Modify the VTX SMA connector

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One step I forgot, was that the Unify Pro pigtail does not fit the Chameleon frame unless modified. I used a bench grinder to remove the two wings from the SMA connector as seen in the picture.

Mount the Antennas

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I used zip ties and heat shrink to mount the RX antennas 90° to each other. This configuration should give you the best RF diversity. An alternate antenna mounting solution can be seen in my original “American Muscle Quad” post. The original American Muscle Quad can be found here https://rotorbuilds.com/build/3933

Finishing Up

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Here it is in all its glory. I ran through and made sure all frame hardware had Loctite on and was tightened properly.

The Stack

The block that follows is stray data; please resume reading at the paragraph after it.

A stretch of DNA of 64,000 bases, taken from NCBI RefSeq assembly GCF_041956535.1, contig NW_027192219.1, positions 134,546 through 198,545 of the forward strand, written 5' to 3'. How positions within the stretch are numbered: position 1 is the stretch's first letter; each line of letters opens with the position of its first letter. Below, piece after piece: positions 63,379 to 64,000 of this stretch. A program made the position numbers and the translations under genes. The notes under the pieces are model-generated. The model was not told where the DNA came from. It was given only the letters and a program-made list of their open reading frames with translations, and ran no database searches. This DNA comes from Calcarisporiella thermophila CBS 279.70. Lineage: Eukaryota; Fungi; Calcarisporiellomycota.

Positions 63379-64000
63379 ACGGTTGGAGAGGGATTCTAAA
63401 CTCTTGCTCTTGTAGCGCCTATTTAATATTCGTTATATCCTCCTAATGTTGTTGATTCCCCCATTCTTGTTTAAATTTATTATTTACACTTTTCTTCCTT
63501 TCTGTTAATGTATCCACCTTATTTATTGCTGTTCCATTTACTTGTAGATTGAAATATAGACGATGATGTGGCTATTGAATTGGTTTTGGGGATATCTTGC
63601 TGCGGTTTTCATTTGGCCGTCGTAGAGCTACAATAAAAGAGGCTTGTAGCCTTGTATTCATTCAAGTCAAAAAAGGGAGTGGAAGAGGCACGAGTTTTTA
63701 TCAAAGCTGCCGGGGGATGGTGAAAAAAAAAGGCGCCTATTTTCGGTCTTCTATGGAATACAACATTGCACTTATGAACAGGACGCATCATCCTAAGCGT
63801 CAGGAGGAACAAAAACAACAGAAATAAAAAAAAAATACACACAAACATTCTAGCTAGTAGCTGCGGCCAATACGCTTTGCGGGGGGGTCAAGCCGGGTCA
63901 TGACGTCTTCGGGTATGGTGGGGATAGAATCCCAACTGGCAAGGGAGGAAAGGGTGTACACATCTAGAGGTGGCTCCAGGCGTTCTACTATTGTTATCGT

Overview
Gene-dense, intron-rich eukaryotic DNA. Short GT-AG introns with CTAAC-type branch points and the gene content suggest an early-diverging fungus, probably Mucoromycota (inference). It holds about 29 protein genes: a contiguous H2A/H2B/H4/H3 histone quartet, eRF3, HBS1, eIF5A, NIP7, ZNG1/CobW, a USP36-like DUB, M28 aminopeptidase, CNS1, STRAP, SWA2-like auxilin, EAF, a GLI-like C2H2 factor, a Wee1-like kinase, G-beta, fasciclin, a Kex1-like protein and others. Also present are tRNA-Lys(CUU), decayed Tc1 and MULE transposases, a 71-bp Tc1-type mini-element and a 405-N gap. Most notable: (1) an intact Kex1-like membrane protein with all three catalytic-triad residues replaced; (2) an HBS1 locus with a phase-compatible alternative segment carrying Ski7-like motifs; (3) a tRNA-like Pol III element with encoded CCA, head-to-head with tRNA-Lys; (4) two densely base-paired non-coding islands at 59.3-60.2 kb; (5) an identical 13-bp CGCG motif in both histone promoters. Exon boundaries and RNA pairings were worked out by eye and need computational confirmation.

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My stack can beat up your stack…

Betaflight Configuration

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The unfortunate part about this build is the minor difficulty plugging into the usb port on the quad. If you have a right angle usb plug, then it is no problem. Since the flight controller is mounted with the “forward” direction facing another way, the motors must be remapped and the orientation in BetaFlight must be changed.

To remap the motor inputs, go to the CLI in BetaFlight and enter the following code:

resource MOTOR 1 NONE
resource MOTOR 2 NONE
resource MOTOR 3 NONE
resource MOTOR 4 NONE
resource MOTOR 1 C08